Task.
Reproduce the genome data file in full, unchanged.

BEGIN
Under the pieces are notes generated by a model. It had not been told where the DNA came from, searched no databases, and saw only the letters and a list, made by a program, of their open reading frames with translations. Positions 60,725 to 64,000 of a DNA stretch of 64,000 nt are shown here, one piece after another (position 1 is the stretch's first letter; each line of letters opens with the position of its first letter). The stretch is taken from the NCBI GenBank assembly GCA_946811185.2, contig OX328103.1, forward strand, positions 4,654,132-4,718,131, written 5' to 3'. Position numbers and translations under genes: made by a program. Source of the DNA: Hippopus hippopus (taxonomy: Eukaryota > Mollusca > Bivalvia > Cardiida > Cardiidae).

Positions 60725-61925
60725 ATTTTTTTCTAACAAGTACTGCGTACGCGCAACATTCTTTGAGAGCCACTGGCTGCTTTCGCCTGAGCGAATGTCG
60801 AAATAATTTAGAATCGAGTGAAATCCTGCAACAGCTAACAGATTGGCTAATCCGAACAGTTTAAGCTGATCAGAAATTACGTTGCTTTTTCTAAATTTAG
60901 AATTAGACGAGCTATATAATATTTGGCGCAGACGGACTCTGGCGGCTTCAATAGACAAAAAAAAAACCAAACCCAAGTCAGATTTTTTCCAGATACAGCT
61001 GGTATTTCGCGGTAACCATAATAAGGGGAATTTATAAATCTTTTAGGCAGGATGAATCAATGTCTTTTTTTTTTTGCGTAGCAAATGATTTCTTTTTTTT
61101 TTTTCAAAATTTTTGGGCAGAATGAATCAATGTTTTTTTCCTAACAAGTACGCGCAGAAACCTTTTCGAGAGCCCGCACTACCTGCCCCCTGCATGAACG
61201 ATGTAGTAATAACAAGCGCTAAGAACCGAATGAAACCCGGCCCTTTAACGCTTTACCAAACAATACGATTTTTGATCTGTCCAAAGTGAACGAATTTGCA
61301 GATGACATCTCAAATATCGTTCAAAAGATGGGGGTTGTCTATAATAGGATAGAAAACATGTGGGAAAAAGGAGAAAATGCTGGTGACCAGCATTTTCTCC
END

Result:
Under the pieces are notes generated by a model. It had not been told where the DNA came from, searched no databases, and saw only the letters and a list, made by a program, of their open reading frames with translations. Positions 60,725 to 64,000 of a DNA stretch of 64,000 nt are shown here, one piece after another (position 1 is the stretch's first letter; each line of letters opens with the position of its first letter). The stretch is taken from the NCBI GenBank assembly GCA_946811185.2, contig OX328103.1, forward strand, positions 4,654,132-4,718,131, written 5' to 3'. Position numbers and translations under genes: made by a program. Source of the DNA: Hippopus hippopus (taxonomy: Eukaryota > Mollusca > Bivalvia > Cardiida > Cardiidae).

Positions 60725-61925
60725 ATTTTTTTCTAACAAGTACTGCGTACGCGCAACATTCTTTGAGAGCCACTGGCTGCTTTCGCCTGAGCGAATGTCG
60801 AAATAATTTAGAATCGAGTGAAATCCTGCAACAGCTAACAGATTGGCTAATCCGAACAGTTTAAGCTGATCAGAAATTACGTTGCTTTTTCTAAATTTAG
60901 AATTAGACGAGCTATATAATATTTGGCGCAGACGGACTCTGGCGGCTTCAATAGACAAAAAAAAAACCAAACCCAAGTCAGATTTTTTCCAGATACAGCT
61001 GGTATTTCGCGGTAACCATAATAAGGGGAATTTATAAATCTTTTAGGCAGGATGAATCAATGTCTTTTTTTTTTTGCGTAGCAAATGATTTCTTTTTTTT
61101 TTTTCAAAATTTTTGGGCAGAATGAATCAATGTTTTTTTCCTAACAAGTACGCGCAGAAACCTTTTCGAGAGCCCGCACTACCTGCCCCCTGCATGAACG
61201 ATGTAGTAATAACAAGCGCTAAGAACCGAATGAAACCCGGCCCTTTAACGCTTTACCAAACAATACGATTTTTGATCTGTCCAAAGTGAACGAATTTGCA
61301 GATGACATCTCAAATATCGTTCAAAAGATGGGGGTTGTCTATAATAGGATAGAAAACATGTGGGAAAAAGGAGAAAATGCTGGTGACCAGCATTTTCTCC